Russell Boynton

Location of Interview
Collection Name

Ellsworth High School - Maine


These interviews were conducted as part of Ellsworth High School's participation in the NOAA Fisheries Service  (NMFS) Local Fisheries Knowledge Pilot Project 2003-2005.  All 10th graders participated in this interdisciplinary project that involved English, History, Social Studies, and Biology classes. To read about the LFK Project, go to

Date of Interview

Joyce Whitmore 


Russell Boynton, born on June 4, 2005, is a resident of Ellsworth, Maine. He has been involved in worming for nearly 50 years, starting during his high school years in 1957. Russell's interest in worming sparked when he observed people carrying buckets of worms and realized its potential for earning money. Initially balancing worming with college and a grocery store job, Russell soon discovered that worming was more lucrative. He gradually transitioned to full-time worming during summers and part-time while teaching and coaching. Russell's typical day involves digging for worms during specific tides, separating and packing them for sale. He now travels to North Blue Hill, which takes about 40 minutes each way. Being an early riser and adapting to weather conditions are key aspects of success as a wormer, according to Russell. He also highlights the financial responsibility of being self-employed. Over the years, Russell has witnessed individuals who started worming as a part-time job and went on to successful careers in other fields. Russell's dedication to worming spans almost five decades, and he encourages others to explore this unique and rewarding occupation.

Scope and Content Note
This oral history interview provides insights into the life and experiences of Russell Boynton as a wormer, someone who gathers bloodworms and sandworms from the coast for commercial purposes. Boynton explains the intricacies of worming, including the dependence on tides and the different techniques for gathering bloodworms and sandworms. He discusses the tide schedules, the approximate number of worms he gathers in a day, and the value of different types of worms. The interview also touches on the method of packaging and preserving the worms for sale. Boynton shares anecdotes about his experiences as a wormer, recounting humorous incidents involving fellow diggers and the challenges of working in the mud. He highlights the importance of learning to navigate the muddy terrain and describes how individuals, including doctors and lawyers, have used worming as a part-time job to support their education. Boynton contrasts his earnings from worming with his previous job at a grocery store, emphasizing the financial viability of worming. Throughout the interview, Boynton offers practical advice for aspiring wormers, such as starting with a trial period to determine suitability for the job and the importance of keeping accurate records for tax purposes. He reflects on his personal journey, from being involved in clam digging due to his father's business to discovering worming as a more profitable and manageable alternative. Boynton's passion for basketball and coaching is mentioned as an integral part of his life, paralleling his philosophy of finding joy in one's chosen pursuits. Finally, Boynton encourages those interested in worming to give it a try and highlights the potential for it to be a rewarding part-time job. He underscores the importance of finding work that one enjoys, and he shares his own experiences of balancing work and play throughout his life.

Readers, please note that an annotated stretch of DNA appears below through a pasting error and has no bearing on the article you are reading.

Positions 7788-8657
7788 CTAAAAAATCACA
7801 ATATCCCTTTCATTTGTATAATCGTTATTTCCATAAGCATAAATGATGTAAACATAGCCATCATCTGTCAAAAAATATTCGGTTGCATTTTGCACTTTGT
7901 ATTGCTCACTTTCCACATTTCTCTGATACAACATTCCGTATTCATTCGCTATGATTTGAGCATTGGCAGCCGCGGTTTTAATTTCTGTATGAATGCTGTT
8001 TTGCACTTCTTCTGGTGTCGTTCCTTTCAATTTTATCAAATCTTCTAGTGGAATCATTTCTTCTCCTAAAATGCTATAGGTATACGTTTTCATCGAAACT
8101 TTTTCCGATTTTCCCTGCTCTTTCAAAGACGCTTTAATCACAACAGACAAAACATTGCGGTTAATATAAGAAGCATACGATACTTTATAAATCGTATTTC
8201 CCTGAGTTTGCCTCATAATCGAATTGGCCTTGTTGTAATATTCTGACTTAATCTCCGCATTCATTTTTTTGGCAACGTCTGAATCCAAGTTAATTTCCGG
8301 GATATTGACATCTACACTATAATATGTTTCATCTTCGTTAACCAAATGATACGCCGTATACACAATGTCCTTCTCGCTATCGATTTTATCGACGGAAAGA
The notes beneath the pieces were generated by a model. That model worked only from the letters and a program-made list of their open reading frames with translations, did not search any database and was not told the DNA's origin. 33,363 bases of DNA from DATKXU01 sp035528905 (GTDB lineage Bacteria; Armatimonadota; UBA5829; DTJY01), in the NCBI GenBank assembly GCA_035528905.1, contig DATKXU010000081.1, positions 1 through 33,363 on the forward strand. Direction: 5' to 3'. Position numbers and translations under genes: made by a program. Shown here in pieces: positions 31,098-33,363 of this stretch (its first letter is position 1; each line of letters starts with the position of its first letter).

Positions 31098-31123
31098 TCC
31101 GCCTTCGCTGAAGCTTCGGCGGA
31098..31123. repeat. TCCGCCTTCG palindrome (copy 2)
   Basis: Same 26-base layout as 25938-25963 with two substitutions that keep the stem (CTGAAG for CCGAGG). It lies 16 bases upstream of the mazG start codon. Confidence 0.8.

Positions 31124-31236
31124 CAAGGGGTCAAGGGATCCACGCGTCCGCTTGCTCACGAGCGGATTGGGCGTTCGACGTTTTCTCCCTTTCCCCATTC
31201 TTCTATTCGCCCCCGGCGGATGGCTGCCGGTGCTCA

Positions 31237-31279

Please Note: The oral histories in this collection are protected by copyright and have been created for educational, research and personal use as described by the Fair Use Doctrine in the U.S. Copyright law. Please reach out to let us know how these interviews are being used in your research, project, exhibit, etc.  The Voices staff can help provide other useful resources related to your inquiry. 

The NOAA mission is to understand and predict changes in climate, weather, oceans, and coasts, to share that knowledge and information with others, and to conserve and manage coastal and marine ecosystems and resources. The Voices Oral History Archives offers public access to a wide range of accounts, including historical materials that are products of their particular times, and may contain offensive language or negative stereotypes.

Voices Oral History Archives does not verify the accuracy of materials submitted to us. The opinions expressed in the interviews are those of the interviewee only. The interviews here have been made available to the public only after the interviewer has confirmed that they have obtained consent.